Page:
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Rice, E. (2000). Freud And The Legacy Of Moses: Richard J. Bernstein, Cambridge, England: Cambridge University Press, 1998, xii & 151 pp., $59.95. Psychoanal. Psychol., 17(1):180-185.

(2000). Psychoanalytic Psychology, 17(1):180-185

Freud And The Legacy Of Moses: Richard J. Bernstein, Cambridge, England: Cambridge University Press, 1998, xii & 151 pp., $59.95

Review by:
Emanuel Rice, M.D.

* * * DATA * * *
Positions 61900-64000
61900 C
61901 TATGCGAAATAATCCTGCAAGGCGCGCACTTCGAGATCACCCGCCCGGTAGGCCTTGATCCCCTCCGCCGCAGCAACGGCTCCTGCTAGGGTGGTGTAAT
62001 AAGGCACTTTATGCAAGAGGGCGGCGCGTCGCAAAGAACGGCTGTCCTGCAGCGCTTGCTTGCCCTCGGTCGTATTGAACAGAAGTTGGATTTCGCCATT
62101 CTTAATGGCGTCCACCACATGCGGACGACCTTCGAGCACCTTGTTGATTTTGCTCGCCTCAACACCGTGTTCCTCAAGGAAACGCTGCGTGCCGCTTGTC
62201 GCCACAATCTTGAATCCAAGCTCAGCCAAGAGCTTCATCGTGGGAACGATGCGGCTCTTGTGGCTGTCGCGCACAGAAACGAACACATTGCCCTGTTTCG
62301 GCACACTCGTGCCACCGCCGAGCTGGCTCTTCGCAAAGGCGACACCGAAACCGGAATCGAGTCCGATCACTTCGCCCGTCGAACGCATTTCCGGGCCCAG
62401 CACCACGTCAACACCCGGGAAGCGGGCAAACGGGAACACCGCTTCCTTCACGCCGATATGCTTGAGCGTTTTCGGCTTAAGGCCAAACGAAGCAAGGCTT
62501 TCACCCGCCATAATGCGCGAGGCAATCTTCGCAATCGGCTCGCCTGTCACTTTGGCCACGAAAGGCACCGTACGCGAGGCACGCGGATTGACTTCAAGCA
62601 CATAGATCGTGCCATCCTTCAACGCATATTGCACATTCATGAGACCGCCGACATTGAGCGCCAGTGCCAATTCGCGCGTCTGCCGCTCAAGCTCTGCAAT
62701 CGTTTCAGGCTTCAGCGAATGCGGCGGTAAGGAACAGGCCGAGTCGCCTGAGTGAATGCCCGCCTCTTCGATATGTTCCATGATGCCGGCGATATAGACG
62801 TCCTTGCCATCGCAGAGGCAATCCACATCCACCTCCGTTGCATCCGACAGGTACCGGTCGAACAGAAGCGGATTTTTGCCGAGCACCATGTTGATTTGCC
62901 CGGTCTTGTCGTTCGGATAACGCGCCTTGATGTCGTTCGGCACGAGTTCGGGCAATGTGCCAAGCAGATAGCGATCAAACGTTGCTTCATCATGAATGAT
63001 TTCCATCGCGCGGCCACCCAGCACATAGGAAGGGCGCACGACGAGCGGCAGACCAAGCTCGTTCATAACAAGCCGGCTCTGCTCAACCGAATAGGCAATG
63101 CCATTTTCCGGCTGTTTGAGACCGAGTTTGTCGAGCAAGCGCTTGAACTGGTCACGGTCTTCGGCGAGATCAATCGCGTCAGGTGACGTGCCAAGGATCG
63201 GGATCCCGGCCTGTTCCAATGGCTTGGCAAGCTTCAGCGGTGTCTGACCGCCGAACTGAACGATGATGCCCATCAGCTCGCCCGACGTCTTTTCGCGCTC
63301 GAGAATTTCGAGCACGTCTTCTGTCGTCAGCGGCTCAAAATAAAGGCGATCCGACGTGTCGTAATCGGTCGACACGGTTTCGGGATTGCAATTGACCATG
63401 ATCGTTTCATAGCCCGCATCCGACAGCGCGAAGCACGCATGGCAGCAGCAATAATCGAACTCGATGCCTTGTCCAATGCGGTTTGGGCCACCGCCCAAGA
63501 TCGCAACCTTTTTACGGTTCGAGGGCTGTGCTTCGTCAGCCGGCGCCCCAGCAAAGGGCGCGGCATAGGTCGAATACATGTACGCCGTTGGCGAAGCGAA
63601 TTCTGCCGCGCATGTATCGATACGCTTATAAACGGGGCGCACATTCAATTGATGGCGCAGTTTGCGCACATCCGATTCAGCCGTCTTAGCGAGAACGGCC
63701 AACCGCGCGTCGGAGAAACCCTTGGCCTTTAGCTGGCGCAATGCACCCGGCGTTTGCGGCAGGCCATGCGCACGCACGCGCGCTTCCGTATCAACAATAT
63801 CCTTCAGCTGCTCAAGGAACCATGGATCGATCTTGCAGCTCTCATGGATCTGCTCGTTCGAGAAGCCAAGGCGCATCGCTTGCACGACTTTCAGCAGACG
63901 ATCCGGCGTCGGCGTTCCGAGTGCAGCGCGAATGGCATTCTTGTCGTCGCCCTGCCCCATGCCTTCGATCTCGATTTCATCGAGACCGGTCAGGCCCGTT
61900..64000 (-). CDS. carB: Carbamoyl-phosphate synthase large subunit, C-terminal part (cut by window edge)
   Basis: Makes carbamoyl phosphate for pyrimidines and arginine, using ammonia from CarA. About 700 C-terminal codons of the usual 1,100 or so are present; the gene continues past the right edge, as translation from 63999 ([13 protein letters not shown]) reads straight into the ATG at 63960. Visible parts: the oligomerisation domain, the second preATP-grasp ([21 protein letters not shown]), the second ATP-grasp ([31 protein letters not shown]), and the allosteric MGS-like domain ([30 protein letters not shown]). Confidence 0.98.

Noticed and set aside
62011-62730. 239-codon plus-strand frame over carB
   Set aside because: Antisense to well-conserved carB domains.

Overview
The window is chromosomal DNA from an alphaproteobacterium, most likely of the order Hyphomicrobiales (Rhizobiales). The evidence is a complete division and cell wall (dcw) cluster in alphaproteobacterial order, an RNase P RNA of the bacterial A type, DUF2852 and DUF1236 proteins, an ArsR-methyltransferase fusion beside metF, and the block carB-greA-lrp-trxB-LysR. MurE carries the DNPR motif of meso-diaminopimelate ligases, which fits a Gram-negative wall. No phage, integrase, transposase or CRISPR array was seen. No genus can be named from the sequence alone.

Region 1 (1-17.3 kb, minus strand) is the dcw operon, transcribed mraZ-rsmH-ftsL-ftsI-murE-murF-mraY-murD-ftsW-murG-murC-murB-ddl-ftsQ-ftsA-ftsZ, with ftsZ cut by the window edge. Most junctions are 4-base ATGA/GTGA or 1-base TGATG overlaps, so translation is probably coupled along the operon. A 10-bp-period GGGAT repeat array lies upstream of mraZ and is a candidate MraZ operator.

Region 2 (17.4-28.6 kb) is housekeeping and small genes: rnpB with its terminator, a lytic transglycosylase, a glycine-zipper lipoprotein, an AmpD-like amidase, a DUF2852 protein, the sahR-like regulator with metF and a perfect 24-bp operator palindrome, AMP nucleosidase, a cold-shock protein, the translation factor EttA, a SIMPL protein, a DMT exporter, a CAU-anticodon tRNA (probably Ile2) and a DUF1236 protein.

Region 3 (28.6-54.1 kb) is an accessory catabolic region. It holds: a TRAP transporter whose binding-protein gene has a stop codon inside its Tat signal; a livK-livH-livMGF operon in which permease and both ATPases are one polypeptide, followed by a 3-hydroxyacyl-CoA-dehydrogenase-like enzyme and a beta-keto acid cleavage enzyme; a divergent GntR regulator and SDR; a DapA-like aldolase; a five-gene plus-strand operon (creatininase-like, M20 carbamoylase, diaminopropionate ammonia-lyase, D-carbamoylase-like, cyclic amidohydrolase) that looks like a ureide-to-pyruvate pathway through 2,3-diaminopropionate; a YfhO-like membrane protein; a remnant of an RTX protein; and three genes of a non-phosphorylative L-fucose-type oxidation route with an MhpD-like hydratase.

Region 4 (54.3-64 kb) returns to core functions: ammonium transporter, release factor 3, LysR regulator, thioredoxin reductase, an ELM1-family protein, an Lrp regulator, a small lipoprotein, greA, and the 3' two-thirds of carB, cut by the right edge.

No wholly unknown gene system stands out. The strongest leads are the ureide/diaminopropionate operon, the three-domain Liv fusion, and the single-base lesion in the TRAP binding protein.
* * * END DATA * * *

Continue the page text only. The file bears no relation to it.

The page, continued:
After Sigmund Freud's last work, Moses and Monotheism (1939/1964), was published, there was a thunderstorm of criticism and protest not only of the data and hypotheses derived therefrom but for the fears of the negative effect that the book might have on the Jewish people especially at such a crucial time in world history. The Jews on the European continent were living in mortal fear as they watched the exponential rise of anti-Semitic fervor with the potential, and later actual, catastrophic consequences. Prominent Jews applealed to Freud not to publish but to no avail. For Freud, what he deemed to be the pursuit of the truth was a far more important consideration. Heated discussion of Moses and Monotheism abated somewhat with the outbreak of World War II and soon receded with the withering effect of time. The past three decades, however, have witnessed a remarkable resurgence of interest in this controversial work. There was the work of Robert (1976), Bergmann (1976), Rice (1990), and Yerushalmi (1991) among numerous others. Note that all of these studies, for the most part, treat Moses and Monotheism as a psychological document of Freud's inner life. A change in approach, from psychological motivation and meaning to an understanding of the text itself, in depth, was initiated and exemplified in the superb study by Paul (1996), who used his area of expertise, anthropology, to add another meaningful dimension to Freud's text. Assmann (1997), in a most penetrating use of historic texts on the subject of the biblical character of Moses, applied his knowledge of Egyptology to the same end.

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